Emerald City

Ben Winspear and Kelly Paterniti in EMERALD CITY. Pic Brett Boardman
Ben Winspear and Kelly Paterniti in EMERALD CITY. Pic Brett Boardman

Given that the definitive play about Sydney’s shallowness was first performed in 1987, audiences may well question the contemporary relevance of David Williamson’s EMERALD CITY.

And also ask how this intimate Griffin Theatre Company production works on the small screen as it were, seeing as this play is about the lengths to which people will go to bag a harbour view made its sparkling debut oh so appropriately all those years ago at the Sydney Opera House.

EMERALD CITY pits Melbourne against Sydney and values against cash in the shape of fortysomething Colin Rogers (Mitchell Butel) and his publisher wife Kate (Lucy Bell) who make the move from Melbourne to Sydney, the city that gives good hedonism and where vicious cocktail parties are a necessary evil.

Colin initially loves it, Kate hates it, and over the course of the play they both give in to temptation. In the process, their marriage veers dangerously close to disaster.

The catalyst is Mike McCord, a sleazy stubbly shyster, played to obnoxious perfection by Ben Winspear (a late replacement for Marcus Graham who had to leave the cast due to ill health). Mike latches onto Colin at a cocktail party like a limpet and never loosens his grip, slowly draining his victim of both inspiration and integrity.

The action takes place against a backdrop created by the production’s designer, Ken Done, which roots the play in the 1980s as firmly as the quaintly dated props.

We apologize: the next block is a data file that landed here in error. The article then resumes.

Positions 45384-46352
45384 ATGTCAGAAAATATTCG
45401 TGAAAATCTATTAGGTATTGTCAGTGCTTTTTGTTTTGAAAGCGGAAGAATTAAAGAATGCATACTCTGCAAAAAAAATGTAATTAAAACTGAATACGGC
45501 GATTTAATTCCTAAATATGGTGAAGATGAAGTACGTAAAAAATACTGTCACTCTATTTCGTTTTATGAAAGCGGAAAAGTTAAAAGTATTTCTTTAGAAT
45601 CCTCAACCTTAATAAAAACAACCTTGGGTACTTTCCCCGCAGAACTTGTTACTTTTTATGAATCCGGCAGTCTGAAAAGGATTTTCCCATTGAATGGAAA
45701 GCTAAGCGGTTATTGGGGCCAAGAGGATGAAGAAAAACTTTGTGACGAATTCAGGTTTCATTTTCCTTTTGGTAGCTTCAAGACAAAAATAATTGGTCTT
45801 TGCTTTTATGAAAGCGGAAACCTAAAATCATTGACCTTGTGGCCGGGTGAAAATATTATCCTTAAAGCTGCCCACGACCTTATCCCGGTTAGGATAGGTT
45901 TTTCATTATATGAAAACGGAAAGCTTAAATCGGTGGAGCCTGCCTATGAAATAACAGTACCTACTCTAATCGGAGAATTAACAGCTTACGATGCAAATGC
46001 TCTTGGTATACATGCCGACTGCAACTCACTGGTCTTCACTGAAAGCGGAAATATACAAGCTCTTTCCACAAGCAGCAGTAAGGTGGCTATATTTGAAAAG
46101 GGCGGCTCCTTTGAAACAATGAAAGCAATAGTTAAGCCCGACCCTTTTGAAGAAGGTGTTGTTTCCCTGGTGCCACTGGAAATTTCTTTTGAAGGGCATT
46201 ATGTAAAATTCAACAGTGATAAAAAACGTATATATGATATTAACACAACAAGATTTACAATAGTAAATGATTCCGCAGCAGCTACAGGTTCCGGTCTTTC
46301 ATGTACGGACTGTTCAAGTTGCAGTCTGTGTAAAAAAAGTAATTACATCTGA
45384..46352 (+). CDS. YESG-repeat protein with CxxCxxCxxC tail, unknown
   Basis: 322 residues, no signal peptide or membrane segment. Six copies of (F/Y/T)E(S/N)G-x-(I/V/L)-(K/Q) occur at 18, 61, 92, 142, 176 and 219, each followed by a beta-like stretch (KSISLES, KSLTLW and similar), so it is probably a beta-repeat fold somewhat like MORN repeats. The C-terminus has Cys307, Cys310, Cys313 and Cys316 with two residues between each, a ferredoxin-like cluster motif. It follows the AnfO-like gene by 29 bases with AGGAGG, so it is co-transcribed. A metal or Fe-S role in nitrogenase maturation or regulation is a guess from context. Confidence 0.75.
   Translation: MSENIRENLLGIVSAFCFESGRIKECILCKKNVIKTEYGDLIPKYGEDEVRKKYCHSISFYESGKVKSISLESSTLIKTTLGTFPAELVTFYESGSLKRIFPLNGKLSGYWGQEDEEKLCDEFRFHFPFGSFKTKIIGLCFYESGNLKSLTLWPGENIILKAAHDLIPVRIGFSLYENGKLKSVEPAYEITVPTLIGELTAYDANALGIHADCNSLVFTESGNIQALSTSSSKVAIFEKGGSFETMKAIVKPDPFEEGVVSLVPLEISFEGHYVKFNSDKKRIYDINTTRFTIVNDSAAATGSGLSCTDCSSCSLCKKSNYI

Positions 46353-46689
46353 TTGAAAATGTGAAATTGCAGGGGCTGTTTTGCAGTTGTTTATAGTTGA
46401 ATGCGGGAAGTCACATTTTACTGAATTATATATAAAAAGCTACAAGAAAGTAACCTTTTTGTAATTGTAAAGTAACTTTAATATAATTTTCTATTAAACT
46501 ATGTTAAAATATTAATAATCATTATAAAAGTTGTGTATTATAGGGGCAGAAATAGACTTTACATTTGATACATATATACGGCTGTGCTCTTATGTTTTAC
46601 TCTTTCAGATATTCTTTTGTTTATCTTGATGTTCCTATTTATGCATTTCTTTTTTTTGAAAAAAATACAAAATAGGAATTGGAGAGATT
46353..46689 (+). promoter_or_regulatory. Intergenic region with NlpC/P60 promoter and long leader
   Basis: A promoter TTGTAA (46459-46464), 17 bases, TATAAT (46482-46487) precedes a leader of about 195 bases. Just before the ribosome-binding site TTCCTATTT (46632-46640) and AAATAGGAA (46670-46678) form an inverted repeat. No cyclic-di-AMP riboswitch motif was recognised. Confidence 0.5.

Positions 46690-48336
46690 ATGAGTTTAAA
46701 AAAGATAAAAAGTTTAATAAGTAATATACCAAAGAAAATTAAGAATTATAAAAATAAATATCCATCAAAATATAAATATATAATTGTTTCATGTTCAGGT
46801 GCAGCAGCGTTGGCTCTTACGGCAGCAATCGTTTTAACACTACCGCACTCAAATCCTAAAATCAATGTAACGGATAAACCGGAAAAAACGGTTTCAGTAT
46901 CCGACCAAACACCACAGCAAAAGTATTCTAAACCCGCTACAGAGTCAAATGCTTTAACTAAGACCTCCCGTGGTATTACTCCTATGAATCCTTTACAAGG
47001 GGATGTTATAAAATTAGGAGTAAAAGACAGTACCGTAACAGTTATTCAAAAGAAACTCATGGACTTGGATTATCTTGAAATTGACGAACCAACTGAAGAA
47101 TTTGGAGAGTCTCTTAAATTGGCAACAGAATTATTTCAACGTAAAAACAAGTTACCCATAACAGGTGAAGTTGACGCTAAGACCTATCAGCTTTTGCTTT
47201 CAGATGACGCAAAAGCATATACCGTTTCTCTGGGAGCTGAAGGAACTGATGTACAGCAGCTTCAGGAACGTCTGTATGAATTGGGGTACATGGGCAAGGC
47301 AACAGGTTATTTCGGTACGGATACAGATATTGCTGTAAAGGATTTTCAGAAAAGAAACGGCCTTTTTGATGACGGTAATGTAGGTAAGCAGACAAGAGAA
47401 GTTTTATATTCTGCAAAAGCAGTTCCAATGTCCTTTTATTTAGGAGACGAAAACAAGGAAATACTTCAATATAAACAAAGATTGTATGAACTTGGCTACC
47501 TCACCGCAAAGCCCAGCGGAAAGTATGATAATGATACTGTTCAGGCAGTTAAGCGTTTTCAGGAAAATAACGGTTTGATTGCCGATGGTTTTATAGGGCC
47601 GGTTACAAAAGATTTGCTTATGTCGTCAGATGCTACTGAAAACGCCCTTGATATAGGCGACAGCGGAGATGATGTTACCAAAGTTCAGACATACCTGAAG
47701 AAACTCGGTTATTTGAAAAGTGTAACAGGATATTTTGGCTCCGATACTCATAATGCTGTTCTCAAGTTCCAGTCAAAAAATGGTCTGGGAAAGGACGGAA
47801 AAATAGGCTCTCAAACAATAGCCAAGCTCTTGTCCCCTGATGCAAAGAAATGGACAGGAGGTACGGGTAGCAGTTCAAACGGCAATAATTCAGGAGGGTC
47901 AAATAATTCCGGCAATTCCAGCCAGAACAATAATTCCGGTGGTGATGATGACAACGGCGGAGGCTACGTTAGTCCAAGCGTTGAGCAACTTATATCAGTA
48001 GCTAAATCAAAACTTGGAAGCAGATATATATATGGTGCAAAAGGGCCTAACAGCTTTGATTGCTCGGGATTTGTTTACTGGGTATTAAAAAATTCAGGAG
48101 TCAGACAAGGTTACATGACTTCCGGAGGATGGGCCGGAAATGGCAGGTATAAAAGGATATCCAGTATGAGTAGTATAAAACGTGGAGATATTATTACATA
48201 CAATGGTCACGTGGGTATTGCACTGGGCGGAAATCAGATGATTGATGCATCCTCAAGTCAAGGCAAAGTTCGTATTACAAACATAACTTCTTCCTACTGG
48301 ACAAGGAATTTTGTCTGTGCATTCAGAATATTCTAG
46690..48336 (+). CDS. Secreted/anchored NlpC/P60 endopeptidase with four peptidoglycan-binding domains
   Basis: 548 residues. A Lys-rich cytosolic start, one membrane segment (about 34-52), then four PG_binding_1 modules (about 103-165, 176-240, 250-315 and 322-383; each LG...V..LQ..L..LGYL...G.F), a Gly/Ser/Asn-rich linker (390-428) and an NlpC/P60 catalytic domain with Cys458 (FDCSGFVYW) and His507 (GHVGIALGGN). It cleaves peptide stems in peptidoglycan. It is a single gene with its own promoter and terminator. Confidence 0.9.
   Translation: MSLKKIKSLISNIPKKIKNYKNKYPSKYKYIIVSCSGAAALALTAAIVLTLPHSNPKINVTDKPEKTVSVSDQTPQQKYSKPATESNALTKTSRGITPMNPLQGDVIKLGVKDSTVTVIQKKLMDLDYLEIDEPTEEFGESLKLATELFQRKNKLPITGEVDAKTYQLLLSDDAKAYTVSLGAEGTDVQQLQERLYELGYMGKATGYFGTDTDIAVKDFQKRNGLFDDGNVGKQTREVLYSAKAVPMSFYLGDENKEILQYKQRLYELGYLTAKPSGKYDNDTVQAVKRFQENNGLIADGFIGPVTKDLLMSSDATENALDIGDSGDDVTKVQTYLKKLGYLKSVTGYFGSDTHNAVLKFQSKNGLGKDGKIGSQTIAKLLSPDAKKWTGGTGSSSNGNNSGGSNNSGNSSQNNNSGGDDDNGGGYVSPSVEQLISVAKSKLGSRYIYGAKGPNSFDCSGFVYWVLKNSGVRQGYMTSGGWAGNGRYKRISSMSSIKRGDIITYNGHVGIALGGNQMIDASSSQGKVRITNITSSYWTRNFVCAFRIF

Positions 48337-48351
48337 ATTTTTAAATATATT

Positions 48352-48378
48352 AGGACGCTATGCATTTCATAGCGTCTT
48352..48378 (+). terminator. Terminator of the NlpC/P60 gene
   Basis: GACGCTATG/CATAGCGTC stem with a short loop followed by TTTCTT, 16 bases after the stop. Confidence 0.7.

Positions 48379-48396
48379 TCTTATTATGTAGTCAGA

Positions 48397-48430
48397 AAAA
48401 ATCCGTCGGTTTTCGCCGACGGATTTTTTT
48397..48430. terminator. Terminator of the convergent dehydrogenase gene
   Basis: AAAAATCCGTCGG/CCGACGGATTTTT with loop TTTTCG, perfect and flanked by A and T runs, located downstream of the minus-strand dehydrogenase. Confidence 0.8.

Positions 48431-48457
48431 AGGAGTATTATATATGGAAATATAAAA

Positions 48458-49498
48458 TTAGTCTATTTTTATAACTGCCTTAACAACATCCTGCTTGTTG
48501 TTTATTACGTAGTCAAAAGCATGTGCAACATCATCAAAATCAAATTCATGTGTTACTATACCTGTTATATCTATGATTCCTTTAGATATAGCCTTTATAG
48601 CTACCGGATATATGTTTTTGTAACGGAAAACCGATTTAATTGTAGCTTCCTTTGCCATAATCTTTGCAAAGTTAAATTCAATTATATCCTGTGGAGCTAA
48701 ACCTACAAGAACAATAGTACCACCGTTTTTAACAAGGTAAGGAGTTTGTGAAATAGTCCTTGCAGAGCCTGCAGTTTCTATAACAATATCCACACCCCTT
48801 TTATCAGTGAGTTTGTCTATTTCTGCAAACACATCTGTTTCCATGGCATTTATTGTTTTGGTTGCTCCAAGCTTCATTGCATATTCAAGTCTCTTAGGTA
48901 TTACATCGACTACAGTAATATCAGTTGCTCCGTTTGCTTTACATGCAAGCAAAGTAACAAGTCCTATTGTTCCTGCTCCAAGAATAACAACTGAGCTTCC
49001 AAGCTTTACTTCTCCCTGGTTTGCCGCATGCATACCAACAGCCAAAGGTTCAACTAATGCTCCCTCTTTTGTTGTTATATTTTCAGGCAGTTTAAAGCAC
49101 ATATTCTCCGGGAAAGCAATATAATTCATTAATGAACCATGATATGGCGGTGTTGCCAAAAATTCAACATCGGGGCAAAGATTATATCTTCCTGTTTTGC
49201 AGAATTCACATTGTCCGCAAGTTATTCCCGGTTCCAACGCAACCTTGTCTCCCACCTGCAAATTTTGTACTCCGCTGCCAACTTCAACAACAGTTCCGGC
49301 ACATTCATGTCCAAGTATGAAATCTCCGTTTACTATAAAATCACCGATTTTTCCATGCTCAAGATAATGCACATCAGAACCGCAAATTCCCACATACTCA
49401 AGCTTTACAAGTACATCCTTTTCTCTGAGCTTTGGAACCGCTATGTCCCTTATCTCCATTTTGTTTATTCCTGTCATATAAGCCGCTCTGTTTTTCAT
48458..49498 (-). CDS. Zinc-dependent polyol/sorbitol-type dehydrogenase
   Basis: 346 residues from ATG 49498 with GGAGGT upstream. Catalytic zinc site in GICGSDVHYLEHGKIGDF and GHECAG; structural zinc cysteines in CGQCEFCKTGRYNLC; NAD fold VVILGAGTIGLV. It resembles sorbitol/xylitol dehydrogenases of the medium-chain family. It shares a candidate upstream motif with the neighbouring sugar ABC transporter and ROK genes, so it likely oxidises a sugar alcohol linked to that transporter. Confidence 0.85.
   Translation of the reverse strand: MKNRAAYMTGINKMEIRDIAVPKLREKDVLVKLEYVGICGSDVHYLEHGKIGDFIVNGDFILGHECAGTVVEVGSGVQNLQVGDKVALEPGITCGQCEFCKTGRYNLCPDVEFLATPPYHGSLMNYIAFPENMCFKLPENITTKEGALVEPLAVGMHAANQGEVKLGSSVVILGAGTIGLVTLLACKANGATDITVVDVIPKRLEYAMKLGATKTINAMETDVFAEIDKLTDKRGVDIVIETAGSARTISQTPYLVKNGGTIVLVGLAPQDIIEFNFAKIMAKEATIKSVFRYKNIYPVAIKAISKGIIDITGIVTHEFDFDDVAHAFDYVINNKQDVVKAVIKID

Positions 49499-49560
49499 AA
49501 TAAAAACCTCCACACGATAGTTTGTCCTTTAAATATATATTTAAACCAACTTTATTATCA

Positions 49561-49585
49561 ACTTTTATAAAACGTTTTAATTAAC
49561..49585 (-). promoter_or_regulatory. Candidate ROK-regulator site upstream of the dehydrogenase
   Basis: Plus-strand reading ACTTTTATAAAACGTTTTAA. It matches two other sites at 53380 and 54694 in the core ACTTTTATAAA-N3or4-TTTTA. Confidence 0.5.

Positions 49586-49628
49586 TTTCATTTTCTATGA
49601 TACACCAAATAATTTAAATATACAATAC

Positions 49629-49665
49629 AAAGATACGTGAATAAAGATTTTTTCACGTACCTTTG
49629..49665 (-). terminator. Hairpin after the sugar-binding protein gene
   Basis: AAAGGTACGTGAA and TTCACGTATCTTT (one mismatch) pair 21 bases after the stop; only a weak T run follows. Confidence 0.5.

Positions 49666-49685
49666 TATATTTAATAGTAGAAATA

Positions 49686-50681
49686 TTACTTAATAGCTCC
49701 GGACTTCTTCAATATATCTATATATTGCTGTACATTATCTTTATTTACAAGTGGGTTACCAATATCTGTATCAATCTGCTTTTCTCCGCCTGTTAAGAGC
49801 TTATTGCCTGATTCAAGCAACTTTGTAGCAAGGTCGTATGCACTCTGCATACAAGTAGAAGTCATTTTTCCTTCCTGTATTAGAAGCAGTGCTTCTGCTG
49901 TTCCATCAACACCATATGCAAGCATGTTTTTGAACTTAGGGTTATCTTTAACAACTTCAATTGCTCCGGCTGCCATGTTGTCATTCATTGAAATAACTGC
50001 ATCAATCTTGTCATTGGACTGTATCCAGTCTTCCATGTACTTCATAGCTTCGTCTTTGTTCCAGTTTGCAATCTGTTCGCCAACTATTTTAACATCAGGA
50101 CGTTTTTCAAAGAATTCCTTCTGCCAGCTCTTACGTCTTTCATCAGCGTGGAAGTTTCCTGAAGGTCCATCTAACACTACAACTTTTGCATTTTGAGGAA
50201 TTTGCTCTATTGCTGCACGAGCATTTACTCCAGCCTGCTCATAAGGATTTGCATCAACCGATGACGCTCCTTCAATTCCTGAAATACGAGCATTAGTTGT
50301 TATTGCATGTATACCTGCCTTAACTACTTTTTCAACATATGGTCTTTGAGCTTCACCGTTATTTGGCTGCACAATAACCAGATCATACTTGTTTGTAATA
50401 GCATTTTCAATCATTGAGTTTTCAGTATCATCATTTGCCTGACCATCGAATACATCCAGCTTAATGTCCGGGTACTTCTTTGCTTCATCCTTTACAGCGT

The blues of Done’s Sydney Harbour backdrop appear slightly washed out as if they have been reproduced too many times, apt for a play that has jaded many theatregoers as it rubs away at the gloss of a superficial lifestyle.

Done’s harbour waters are pushed up cheek by jowl against garishly coloured, simply delineated, towering temples of mammon. The set is as sun-drenched as any real estate agent’s clichéd prose and provides the perfect setting for the eternal struggle to get enough cash  to buy a view and all that it represents in this most shallow of cities.

Colin’s agent Elaine has some of the best lines. Right at the beginning she sets the scene with an almost Macbeth-like sense of foreboding when she warns Colin that Sydney’s only ethic “is that there are no ethics, loyalties rearrange themselves daily, treachery is called acumen and honest men are called fools.” She is played by Jennifer Hagan who perfectly epitomises a certain type of briskly efficient Sydney woman of a certain age.

Mitchell Butel as Colin is slightly less convincing as the Melbournian innocent abroad while Kelly Paterniti is a delight as Mike’s sex bomb girlfriend and as energetic as Olivia Newton-John’s Let’s Get Physical video. Gareth Yuen is impeccable as sleek merchant banker Malcolm.

We may have heard it all before and, although it can be argued that it’s time for a new look at Sydney’s venality in a year in which the ICAC tumbrel is piled high with the corpses of once glittering political careers,

EMERALD CITY is as relevant as it’s ever been. And for those new to the play, as well as those eager to renew their acquaintance with a brassy old favourite, Lee Lewis’s deft direction is ideally suited to the 105-seat capacity SBW Stables Theatre.

EMERALD CITY plays at the SBW Stables Theatre in Darlinghurst from 17 October 2014 to 6 December 2014, and then at the Parramatta Riverside from 10 December 2014 to 13 December 2014.